By far the biggest use of zinc is in the galvanizing of iron and steel to protect against rust, accounting for about half of all consumption. Carmakers, shipbuilders and construction companies are big end-users. Leng said the most significant driver of zinc's future consumption growth was likely to be the demand for galvanized steel sheets in the automotive sectors in developing economies.

Other applications for zinc are in alloys, chemicals and pharmaceuticals, with future potential seen in the fertilizer and battery markets. 

One newcomer to the industry is Sydney-listed startup Redflow, which sells a residential and commercial energy storage battery that uses a patented zinc-bromine flow technology. A spokesman for Redflow said that about 10kg of zinc goes into one of its 10 kilowatt-hour batteries. With anticipated output this year of about 3,000 units, its annual zinc consumption of 30 metric tons is relatively small.

Redflow CEO Simon Hackett with two of his ZBM2 home battery systems. Photo courtesy Redflow ​ ​

Still, the company hopes to disrupt the $50 billion global market for traditional lead-acid batteries in stationary energy storage. In particular, it is aiming to supply power to some of the 2.7 million telecommunications towers in off-grid or "weak grid" locations in the Asia-Pacific region. China alone has 1.75 million such towers, with another 450,000 in India, 220,000 in Japan and 86,000 in Indonesia.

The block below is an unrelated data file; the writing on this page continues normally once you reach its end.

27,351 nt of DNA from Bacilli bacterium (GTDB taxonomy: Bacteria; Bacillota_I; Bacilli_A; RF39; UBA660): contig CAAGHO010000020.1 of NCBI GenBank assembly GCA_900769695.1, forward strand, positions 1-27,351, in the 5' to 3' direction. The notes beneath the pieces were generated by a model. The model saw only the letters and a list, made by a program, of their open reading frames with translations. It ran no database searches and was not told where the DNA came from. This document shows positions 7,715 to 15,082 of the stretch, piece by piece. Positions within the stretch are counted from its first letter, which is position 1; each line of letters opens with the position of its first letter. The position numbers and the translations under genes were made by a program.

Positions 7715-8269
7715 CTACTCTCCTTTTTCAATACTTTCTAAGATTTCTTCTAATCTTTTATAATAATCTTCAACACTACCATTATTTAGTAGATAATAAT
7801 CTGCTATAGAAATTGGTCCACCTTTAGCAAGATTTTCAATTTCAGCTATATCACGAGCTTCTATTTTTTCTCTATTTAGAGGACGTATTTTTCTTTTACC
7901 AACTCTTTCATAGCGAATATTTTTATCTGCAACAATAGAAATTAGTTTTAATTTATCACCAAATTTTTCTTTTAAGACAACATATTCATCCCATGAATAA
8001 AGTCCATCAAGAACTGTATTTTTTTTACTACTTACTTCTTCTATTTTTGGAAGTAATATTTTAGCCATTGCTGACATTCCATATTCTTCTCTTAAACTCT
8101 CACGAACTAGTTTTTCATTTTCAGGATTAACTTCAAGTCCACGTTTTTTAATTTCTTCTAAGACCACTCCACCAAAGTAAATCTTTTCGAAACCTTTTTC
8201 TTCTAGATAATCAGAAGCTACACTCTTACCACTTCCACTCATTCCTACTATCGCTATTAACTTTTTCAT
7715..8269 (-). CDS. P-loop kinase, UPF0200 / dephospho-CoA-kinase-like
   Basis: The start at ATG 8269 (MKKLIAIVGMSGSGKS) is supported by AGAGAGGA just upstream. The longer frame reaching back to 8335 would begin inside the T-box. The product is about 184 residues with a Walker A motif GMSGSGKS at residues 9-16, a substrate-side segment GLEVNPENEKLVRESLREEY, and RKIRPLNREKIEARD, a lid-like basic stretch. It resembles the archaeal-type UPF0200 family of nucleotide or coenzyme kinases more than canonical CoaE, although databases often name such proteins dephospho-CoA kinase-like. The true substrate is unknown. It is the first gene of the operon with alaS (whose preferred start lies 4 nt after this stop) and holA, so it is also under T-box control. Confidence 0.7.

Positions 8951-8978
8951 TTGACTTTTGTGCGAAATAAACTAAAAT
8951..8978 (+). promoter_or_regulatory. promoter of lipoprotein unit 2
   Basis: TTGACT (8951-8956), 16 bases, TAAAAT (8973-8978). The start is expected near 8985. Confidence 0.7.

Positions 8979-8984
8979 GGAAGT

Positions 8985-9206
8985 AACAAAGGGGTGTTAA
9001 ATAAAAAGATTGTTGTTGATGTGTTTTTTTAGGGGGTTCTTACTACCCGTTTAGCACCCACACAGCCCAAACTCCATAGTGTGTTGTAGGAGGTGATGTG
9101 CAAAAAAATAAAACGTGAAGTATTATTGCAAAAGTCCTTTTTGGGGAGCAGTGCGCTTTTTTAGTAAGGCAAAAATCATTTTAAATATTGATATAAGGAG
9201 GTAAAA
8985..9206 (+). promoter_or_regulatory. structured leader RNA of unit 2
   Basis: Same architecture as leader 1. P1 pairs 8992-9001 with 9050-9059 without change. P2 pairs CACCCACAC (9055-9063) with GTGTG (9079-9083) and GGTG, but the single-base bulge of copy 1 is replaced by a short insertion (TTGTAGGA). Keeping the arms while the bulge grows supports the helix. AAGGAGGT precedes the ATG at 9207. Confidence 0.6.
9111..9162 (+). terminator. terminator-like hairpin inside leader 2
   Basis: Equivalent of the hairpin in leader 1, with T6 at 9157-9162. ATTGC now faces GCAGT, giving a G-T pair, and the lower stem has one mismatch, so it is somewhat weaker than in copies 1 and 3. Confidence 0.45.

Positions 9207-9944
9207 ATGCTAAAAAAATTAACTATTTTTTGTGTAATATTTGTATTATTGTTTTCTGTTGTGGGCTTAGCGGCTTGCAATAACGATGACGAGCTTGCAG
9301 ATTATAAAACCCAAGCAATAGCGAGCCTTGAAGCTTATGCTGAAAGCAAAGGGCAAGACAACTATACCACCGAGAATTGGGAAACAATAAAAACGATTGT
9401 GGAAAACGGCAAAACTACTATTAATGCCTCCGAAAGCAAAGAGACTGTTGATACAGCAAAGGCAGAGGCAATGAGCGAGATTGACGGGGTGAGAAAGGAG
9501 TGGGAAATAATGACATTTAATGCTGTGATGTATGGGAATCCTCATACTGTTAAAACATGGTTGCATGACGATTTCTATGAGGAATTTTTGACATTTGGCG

Redflow is moving production of its ZBM2 battery from Mexico to Malaysia by the end of this year, and its bullish outlook reflects the new opportunities for zinc producers.

Another contender in the energy storage area is California-based EnZinc, which has partnered with the U.S. Naval Research Laboratory to develop a three-dimensional zinc sponge structure that allows the metal to be used as an anode in a rechargeable battery for electric vehicles, e-bikes and home energy storage.

EnZinc CEO Michael Burz said recently the zinc-based batteries would be 30 to 50% cheaper than comparable lithium-ion ones, and could be on the market by the end of 2019. Burz said this technology needed only 2 grams of zinc for each watt-hour of energy storage, and unlike lithium-ion batteries, the zinc battery was "totally recyclable."

"Potent" fertilizer

According to Wood Mackenzie's Leng, another growth area for zinc is in fertilizers. He said while this use was currently low, it had the long-term potential to be "much higher." Canada's Teck Resources has said China alone could consume 300,000 metric tons of zinc in fertilizers.

U.S.- Canadian mining entrepreneur Robert Friedland told a mining conference in Cape Town earlier this year that zinc was an "extremely potent" fertilizer for rice and corn.